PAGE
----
Strangely enough, I sort of want to find out what happens to ol' Miranda after writing this fish-wrapper-worthy opening. Will she find the magic crystal? Why were all the dudes on horseback fighting each other? What cocktails do they serve in the land of the dead? Read on...
THE TIME-TRAVELING DEAD GIRL WHO IS SECRETLY A PRINCESS
Miranda woke up by the side of the forest pool, yawned, and stretched. She’d had such a lovely dream—something about a castle by the sea, and a heavy crown being placed on her head. Foolishness! She was but a poor farm girl, not a princess or a queen. She resumed her task of gathering herbs, which she had been occupied with before succumbing to a brief nap.
Miranda sought the herbs in the densest, darkest part of the forest, dropping the hensbane and gnarlyort into the braided basket that hung over her shoulder. It was the eve of her sixteenth birthday, and she had led a rather ordinary and boring life. Little did she know that everything she knew and loved was to change—irreparably and abruptly.
Miranda glanced into the pool of water at her feet, around the edge of which grew the healing herbs that she used to make her tinctures and potions. She saw a lovely pale face framed by red tresses, her eyes green and large. Her mouth was as pert as a rosebud, but with a sultry little quirk to it that suggested mischief.
A noise caught her attention. It was a party of elves, dwarves, and gnomes, trooping past on their way to the salt mines. Miranda smirked and shook her head at the little creatures as they scampered along, their green cloaks and jerkins blending with the colors of the forest.
“Folderol and higgledypuff,” said one of the elves. “The legions in the west are massing, but the clouds are brewing in the east as well.”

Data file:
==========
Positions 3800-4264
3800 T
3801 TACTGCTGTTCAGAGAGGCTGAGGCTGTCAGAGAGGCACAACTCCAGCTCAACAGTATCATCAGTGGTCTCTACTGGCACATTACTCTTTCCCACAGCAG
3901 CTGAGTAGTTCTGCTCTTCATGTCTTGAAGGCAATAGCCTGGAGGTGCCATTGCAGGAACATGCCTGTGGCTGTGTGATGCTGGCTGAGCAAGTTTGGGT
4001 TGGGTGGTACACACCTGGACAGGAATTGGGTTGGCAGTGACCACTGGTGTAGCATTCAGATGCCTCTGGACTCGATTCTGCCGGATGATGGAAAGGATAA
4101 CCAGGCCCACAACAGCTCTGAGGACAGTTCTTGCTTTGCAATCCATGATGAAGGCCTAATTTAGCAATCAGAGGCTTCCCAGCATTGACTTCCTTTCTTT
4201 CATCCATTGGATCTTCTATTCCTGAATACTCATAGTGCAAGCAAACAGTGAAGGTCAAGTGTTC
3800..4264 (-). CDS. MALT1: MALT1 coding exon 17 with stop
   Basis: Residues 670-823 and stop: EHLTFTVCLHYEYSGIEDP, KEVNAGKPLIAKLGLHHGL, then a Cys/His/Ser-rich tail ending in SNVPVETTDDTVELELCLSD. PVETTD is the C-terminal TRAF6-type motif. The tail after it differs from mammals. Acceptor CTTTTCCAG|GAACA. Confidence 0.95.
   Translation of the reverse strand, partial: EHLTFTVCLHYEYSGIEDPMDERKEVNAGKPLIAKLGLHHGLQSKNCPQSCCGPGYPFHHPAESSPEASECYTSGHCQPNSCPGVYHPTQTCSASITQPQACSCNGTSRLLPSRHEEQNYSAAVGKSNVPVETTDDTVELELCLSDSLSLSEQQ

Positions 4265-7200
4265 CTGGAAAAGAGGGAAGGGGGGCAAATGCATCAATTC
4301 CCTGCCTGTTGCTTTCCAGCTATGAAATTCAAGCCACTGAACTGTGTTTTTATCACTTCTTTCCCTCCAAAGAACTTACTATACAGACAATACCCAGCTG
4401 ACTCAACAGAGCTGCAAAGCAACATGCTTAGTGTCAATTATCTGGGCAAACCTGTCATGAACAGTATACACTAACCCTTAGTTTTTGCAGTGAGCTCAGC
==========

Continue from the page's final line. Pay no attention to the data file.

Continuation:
“Sure as shenanigans,” said a fat dwarf.
“But what of her ladyship?” said the elf, his small pointed ears twitching. “There’s been talk of her being sighted on a white horse at the cliff’s edge, and I say it’s not poppycock!”
“Blither and blast,” said a gnome. “Will ye stop talking when there’s work to be done?”
“Ah,” said the elf, ominously. “When the magic crystal is found, then the work won’t matter so much anymore, will it? Only a young girl can find it, they say. A young girl with magical powers and whatnot.”
Suddenly, there was a cracking sound. Miranda glanced up sharply to see a man on a white steed, gazing at her through the trees. He was joined by another, and another, until the forest was filled with men on white steeds. Miranda froze, hardly daring to breathe.
Suddenly, the steeds charged at each other, and the entire forest echoed with the sounds of clanging steel and the screams of dying men. The battle raged, with trebuchets rolling, horses dying with great gusts of blood bursting from their bellies, and explosions bursting in the trees. Men died by the cartload, their corpses piling up on the forest floor like wheat sheaves. Miranda screamed and ran hither and thither, finally crouching low next to the pool with her basket of herbs over her head.
Something exploded in the water and Miranda was sucked violently through the pool and into a bedchamber, where a handsome teenage stranger lay on a bed, wearing nothing but a pair of boxer briefs. A calendar on the wall read “Hot Guys and Baby Animals 2011.”
“Where am I?” muttered Miranda. The voyage through the portal had disarranged her garments, and she noticed with annoyance that her basket of herbs was gone—no doubt flung into another dimension.
The handsome stranger raised his head. It was only then that she noticed his eyes were hollow and soulless.
“Why, you’re in the land of the dead,” said the man, and smiled, revealing two very white and pointed canine teeth.